Below my right lung, in a lexicon reserved for family, crow
chortles the sunrise. Baby daughter, Nat Geo antennae aslant
folded wings, waddles my liver scraping sleepy beak against her
mom's feathers gleaming like moonlit tar. Mother’s beak sifts
black rainbows beneath daughter's icicle neck, seeking lice, ticks
& naive politicians. Snatches a governor from Arizona &
deposits her into the concrete artery feeding my stomach—I
belch & awaken the entire nest.
Papaya sun bleeds stringy walnut branches lining the
perimeter of a pasture. Six crows cross foreheads, yellow-
spotted, russet & watercolor rose, the dewy foreheads of oaks
& elms, joining murder in a maple to observe moments of silence
for young male broken by UPS truck yesterday noon, pausing
for ritual, proper service for this young'un who chased
dragonflies & sounded the chilly alarm for goshawks on the
prowl. One onyx feather graces the desk of a poet who loves
crows . . . others scattered by a pomegranate breeze across
gravel just before, in unison, all fifty-five crows explode like
flecks of pepper into the bloody dawn.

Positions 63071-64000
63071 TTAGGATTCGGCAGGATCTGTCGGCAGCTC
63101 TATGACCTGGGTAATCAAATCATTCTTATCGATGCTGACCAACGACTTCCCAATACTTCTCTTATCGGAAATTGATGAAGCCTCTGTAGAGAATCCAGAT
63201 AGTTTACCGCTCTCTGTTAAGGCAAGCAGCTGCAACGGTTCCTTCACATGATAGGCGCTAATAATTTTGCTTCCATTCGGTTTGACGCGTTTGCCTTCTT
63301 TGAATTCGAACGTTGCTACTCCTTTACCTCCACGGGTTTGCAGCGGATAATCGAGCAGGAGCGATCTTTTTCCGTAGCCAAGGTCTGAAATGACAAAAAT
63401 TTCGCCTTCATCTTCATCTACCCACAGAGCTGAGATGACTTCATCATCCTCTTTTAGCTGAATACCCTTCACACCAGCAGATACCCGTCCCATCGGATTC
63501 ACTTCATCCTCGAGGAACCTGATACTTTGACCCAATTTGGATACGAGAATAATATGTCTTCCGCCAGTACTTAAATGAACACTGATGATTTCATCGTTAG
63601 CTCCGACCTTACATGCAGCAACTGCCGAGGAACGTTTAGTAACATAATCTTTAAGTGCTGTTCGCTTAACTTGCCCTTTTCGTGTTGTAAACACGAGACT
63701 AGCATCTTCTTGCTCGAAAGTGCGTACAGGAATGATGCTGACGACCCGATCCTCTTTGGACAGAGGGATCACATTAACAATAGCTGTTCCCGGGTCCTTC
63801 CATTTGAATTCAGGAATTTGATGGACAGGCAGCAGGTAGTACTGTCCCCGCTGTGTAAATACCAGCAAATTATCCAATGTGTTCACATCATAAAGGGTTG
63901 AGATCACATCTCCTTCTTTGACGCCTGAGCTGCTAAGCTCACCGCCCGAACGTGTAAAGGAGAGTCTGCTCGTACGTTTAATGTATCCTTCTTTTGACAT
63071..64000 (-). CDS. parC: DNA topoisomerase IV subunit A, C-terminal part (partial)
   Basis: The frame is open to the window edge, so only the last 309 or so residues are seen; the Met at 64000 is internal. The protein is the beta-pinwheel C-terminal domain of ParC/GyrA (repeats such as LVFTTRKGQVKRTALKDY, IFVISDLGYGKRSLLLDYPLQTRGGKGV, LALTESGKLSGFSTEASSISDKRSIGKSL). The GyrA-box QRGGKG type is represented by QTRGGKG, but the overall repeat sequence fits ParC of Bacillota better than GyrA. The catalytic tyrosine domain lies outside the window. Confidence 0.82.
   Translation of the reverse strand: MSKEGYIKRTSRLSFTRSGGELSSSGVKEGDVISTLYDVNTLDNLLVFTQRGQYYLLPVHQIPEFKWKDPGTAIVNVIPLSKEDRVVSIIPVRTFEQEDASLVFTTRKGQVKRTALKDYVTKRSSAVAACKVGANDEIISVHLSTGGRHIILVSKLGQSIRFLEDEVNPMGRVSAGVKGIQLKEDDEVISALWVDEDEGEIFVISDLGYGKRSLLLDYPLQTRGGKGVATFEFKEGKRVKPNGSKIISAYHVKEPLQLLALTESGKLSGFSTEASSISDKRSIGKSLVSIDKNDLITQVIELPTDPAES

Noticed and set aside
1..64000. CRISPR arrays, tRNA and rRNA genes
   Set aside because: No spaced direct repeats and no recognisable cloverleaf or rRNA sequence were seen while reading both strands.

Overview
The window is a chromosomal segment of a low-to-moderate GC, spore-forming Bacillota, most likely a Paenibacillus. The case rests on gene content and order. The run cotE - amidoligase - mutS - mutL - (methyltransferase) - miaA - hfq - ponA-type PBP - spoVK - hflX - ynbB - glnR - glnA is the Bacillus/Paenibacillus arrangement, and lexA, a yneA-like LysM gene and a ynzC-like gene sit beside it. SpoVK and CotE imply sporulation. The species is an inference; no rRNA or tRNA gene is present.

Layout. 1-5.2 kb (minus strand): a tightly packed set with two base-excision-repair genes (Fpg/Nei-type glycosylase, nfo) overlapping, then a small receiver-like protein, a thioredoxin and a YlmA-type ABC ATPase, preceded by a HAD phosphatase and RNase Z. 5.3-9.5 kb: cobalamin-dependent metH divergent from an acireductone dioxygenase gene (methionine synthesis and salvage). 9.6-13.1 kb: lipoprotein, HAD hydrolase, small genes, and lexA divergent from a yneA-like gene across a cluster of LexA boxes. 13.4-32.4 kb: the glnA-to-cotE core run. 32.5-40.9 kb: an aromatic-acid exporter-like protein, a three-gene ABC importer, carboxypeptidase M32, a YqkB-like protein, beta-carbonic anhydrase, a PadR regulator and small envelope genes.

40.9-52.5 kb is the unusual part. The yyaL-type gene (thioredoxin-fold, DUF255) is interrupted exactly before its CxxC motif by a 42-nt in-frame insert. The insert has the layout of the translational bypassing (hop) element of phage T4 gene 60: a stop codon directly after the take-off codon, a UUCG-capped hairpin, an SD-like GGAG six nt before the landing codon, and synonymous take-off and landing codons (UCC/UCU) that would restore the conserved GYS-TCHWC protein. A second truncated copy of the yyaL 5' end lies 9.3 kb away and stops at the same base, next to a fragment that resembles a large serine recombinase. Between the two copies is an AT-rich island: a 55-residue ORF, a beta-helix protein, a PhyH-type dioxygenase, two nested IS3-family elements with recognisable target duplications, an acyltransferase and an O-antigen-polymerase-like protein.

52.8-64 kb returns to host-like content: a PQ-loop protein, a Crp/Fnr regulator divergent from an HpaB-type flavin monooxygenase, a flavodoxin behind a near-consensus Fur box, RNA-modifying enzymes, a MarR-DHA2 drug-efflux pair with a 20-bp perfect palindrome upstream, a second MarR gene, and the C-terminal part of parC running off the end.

In August 2015 Alan Britt was invited by the Ecuadorian House of Culture Benjamín Carrión in Quito, Ecuador as part of the first cultural exchange of poets between Ecuador and the United States. During his visit, he participated in venues all across the country including the international literary conference sponsored by La hermandad de las palabras 2015 in Babahoyo, Ecuador. In 2013 he served as judge for the The Bitter Oleander Press Library of Poetry Book Award. His interview at The Library of Congress for The Poet and the Poem aired on Pacifica Radio, January 2013. His latest books include Violin Smoke (Translated into Hungarian by Paul Sohar and published in Romania & Hungary (2015); Lost Among the Hours: 2015; Parabola Dreams (with Silvia Scheibli): 2013; and Alone with the Terrible Universe: 2011. He teaches English/Creative Writing at Towson University.